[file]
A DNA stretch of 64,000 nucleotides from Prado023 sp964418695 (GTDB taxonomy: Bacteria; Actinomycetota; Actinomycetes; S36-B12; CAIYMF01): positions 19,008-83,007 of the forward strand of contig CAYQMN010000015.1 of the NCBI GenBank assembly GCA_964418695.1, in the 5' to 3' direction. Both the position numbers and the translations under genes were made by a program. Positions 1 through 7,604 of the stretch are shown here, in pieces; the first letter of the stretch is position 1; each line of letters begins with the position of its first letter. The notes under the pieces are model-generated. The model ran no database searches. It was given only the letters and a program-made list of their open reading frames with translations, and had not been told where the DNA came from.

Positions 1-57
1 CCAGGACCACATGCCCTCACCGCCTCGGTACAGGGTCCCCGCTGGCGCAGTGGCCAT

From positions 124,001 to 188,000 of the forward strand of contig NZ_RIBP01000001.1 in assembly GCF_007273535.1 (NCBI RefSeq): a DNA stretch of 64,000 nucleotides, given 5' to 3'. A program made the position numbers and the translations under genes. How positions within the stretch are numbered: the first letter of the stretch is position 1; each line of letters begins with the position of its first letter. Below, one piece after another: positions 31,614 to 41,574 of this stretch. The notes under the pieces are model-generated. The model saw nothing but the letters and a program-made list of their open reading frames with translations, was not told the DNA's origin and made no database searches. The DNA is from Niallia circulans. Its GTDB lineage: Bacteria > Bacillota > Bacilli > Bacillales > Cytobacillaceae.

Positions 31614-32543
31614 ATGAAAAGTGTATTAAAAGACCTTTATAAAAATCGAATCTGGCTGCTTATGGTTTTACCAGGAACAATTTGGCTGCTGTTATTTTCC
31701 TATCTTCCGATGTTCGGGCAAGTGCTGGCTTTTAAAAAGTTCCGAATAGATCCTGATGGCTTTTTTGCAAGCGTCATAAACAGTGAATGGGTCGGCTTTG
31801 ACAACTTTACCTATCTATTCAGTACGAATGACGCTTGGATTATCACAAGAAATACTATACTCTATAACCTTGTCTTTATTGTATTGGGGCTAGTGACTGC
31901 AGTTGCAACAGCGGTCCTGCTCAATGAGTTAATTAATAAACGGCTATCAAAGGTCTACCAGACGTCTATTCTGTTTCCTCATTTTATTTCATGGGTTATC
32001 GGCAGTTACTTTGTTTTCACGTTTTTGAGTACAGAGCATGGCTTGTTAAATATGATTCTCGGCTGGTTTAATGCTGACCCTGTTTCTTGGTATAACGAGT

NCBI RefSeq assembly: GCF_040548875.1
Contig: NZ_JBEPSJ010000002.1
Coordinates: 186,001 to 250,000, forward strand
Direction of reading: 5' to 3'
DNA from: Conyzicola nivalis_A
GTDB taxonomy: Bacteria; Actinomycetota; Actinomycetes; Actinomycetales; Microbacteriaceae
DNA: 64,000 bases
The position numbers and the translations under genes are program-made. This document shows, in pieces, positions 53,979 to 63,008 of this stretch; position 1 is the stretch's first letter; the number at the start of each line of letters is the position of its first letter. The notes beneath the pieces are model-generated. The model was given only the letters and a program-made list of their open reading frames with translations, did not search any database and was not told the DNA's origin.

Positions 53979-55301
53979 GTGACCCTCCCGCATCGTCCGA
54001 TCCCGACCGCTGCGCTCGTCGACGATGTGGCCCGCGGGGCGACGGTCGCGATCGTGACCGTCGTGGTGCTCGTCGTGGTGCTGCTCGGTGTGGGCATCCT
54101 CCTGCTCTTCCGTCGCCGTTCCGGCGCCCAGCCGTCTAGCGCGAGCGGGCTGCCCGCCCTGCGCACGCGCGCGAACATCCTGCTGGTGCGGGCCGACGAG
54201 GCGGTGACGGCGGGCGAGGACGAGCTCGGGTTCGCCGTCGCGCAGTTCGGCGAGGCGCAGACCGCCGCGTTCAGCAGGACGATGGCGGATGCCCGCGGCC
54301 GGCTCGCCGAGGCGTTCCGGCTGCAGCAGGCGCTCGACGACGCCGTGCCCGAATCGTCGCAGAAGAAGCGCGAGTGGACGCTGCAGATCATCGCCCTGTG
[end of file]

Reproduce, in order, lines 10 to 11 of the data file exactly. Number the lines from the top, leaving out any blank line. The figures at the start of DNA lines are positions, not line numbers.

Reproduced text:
32001 GGCAGTTACTTTGTTTTCACGTTTTTGAGTACAGAGCATGGCTTGTTAAATATGATTCTCGGCTGGTTTAATGCTGACCCTGTTTCTTGGTATAACGAGT

NCBI RefSeq assembly: GCF_040548875.1